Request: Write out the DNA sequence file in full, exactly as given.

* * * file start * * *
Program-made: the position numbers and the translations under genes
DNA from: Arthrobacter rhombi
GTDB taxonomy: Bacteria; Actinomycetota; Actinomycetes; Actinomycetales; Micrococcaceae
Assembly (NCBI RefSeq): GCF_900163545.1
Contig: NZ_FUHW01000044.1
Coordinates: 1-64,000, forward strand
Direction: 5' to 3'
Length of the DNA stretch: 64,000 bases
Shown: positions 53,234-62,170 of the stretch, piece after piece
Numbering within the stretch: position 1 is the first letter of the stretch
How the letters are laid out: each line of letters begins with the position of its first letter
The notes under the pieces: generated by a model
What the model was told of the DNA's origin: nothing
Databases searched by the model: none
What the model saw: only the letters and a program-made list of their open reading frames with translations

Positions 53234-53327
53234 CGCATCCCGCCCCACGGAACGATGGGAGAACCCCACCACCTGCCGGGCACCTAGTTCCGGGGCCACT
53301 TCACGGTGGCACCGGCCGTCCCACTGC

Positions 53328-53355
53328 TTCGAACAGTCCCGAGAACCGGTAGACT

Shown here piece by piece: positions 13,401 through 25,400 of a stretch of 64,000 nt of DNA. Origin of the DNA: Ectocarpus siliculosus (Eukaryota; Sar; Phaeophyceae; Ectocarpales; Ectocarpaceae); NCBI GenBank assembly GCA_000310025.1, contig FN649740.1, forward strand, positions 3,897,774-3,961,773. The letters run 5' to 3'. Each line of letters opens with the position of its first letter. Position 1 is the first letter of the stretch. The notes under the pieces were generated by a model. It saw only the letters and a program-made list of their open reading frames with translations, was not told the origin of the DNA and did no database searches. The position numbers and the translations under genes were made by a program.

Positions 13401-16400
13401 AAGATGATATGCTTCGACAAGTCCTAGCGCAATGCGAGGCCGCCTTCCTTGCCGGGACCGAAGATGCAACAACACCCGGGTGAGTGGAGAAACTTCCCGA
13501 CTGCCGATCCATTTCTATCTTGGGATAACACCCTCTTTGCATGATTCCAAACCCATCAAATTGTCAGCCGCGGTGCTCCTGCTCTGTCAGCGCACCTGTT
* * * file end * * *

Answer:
Program-made: the position numbers and the translations under genes
DNA from: Arthrobacter rhombi
GTDB taxonomy: Bacteria; Actinomycetota; Actinomycetes; Actinomycetales; Micrococcaceae
Assembly (NCBI RefSeq): GCF_900163545.1
Contig: NZ_FUHW01000044.1
Coordinates: 1-64,000, forward strand
Direction: 5' to 3'
Length of the DNA stretch: 64,000 bases
Shown: positions 53,234-62,170 of the stretch, piece after piece
Numbering within the stretch: position 1 is the first letter of the stretch
How the letters are laid out: each line of letters begins with the position of its first letter
The notes under the pieces: generated by a model
What the model was told of the DNA's origin: nothing
Databases searched by the model: none
What the model saw: only the letters and a program-made list of their open reading frames with translations

Positions 53234-53327
53234 CGCATCCCGCCCCACGGAACGATGGGAGAACCCCACCACCTGCCGGGCACCTAGTTCCGGGGCCACT
53301 TCACGGTGGCACCGGCCGTCCCACTGC

Positions 53328-53355
53328 TTCGAACAGTCCCGAGAACCGGTAGACT

Shown here piece by piece: positions 13,401 through 25,400 of a stretch of 64,000 nt of DNA. Origin of the DNA: Ectocarpus siliculosus (Eukaryota; Sar; Phaeophyceae; Ectocarpales; Ectocarpaceae); NCBI GenBank assembly GCA_000310025.1, contig FN649740.1, forward strand, positions 3,897,774-3,961,773. The letters run 5' to 3'. Each line of letters opens with the position of its first letter. Position 1 is the first letter of the stretch. The notes under the pieces were generated by a model. It saw only the letters and a program-made list of their open reading frames with translations, was not told the origin of the DNA and did no database searches. The position numbers and the translations under genes were made by a program.

Positions 13401-16400
13401 AAGATGATATGCTTCGACAAGTCCTAGCGCAATGCGAGGCCGCCTTCCTTGCCGGGACCGAAGATGCAACAACACCCGGGTGAGTGGAGAAACTTCCCGA
13501 CTGCCGATCCATTTCTATCTTGGGATAACACCCTCTTTGCATGATTCCAAACCCATCAAATTGTCAGCCGCGGTGCTCCTGCTCTGTCAGCGCACCTGTT